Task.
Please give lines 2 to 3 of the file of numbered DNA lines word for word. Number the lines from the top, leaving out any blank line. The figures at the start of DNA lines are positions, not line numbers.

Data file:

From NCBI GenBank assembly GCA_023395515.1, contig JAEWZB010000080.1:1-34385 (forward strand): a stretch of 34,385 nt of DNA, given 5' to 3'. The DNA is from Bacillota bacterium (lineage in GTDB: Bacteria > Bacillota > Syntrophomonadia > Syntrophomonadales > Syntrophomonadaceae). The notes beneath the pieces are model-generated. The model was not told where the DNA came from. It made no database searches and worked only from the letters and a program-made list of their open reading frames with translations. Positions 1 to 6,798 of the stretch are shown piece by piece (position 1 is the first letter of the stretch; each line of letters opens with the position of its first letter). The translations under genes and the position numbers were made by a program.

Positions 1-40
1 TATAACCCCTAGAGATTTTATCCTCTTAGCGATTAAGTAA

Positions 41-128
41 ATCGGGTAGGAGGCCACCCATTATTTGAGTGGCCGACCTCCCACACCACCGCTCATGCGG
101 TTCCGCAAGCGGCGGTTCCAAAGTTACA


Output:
Positions 1-40
1 TATAACCCCTAGAGATTTTATCCTCTTAGCGATTAAGTAA